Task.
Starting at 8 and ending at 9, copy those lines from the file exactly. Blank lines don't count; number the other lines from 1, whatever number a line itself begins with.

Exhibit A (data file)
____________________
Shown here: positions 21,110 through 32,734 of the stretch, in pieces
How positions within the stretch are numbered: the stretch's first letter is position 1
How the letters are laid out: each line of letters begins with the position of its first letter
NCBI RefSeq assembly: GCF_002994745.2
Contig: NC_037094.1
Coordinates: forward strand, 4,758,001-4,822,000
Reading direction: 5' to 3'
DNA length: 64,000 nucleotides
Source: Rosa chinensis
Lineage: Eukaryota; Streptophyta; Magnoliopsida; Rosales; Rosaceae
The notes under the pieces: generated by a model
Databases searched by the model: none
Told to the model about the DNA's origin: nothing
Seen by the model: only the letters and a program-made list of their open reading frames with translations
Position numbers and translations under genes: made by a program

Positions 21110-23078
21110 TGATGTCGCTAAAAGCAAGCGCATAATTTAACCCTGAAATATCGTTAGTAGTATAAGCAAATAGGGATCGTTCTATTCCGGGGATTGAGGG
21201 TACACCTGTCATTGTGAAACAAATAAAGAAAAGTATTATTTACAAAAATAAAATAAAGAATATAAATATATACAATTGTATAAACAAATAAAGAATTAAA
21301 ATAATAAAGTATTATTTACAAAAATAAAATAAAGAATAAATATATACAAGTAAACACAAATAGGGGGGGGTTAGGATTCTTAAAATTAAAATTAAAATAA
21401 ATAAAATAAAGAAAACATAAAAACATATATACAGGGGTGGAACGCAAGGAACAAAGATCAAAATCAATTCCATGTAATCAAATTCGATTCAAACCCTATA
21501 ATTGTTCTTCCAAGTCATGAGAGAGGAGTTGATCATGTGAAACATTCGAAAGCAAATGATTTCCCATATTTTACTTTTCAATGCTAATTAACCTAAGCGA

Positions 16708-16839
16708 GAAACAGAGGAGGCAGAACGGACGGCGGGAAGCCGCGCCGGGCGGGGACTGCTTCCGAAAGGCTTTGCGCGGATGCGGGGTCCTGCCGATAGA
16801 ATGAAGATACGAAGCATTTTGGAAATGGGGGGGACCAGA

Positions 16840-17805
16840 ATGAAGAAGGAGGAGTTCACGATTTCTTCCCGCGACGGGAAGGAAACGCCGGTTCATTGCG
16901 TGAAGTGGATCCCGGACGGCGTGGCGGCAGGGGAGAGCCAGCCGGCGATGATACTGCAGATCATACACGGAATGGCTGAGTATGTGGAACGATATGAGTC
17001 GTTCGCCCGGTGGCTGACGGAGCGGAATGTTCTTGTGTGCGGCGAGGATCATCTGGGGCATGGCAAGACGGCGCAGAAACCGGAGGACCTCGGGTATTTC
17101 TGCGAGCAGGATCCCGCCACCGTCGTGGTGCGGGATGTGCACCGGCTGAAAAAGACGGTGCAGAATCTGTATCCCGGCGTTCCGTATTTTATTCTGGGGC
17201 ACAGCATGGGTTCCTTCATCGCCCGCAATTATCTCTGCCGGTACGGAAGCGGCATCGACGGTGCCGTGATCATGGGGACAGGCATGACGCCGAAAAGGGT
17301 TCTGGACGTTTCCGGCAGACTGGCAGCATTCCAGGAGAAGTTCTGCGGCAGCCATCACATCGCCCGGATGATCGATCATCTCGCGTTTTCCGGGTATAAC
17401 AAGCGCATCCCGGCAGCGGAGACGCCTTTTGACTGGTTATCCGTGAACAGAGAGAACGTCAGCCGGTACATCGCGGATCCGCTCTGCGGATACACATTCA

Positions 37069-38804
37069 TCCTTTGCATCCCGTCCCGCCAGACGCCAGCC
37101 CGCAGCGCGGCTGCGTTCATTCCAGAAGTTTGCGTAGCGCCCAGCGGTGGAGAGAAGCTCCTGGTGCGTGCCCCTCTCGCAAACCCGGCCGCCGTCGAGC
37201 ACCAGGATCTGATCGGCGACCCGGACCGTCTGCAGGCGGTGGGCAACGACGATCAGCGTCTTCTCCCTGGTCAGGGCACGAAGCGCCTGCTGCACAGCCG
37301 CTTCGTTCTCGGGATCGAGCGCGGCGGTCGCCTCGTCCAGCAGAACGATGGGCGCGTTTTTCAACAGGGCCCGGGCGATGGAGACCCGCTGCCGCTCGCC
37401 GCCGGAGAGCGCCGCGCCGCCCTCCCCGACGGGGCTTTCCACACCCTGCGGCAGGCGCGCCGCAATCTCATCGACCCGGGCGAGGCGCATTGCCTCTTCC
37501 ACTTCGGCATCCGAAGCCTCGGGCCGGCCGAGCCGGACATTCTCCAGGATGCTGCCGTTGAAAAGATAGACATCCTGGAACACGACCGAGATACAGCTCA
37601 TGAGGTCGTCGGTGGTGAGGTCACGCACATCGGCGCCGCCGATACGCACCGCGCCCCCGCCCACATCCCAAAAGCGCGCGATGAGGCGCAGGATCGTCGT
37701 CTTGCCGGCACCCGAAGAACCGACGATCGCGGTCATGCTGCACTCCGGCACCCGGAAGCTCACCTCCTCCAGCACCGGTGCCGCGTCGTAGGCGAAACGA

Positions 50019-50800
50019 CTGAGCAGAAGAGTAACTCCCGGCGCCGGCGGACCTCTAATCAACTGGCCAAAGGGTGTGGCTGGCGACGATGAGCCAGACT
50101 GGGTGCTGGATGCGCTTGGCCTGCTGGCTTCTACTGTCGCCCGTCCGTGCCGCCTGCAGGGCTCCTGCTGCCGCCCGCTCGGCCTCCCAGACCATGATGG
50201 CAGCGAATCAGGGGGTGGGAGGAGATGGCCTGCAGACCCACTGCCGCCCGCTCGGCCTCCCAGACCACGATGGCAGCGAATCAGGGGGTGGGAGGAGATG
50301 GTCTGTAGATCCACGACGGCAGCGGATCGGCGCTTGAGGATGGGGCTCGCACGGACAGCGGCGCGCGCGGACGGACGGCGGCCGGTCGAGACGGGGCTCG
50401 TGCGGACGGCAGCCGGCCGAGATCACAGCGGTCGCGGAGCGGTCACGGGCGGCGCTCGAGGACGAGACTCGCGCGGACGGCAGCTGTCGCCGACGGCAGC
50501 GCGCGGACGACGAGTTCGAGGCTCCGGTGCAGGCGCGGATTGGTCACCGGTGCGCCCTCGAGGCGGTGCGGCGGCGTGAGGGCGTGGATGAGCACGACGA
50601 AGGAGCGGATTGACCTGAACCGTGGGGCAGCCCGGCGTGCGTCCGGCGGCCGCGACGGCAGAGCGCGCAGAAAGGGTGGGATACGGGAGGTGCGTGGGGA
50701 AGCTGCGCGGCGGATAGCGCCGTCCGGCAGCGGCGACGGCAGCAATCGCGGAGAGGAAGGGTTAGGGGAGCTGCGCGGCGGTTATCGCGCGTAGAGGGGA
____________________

DNA length: 64,000 nucleotides
Source: Rosa chinensis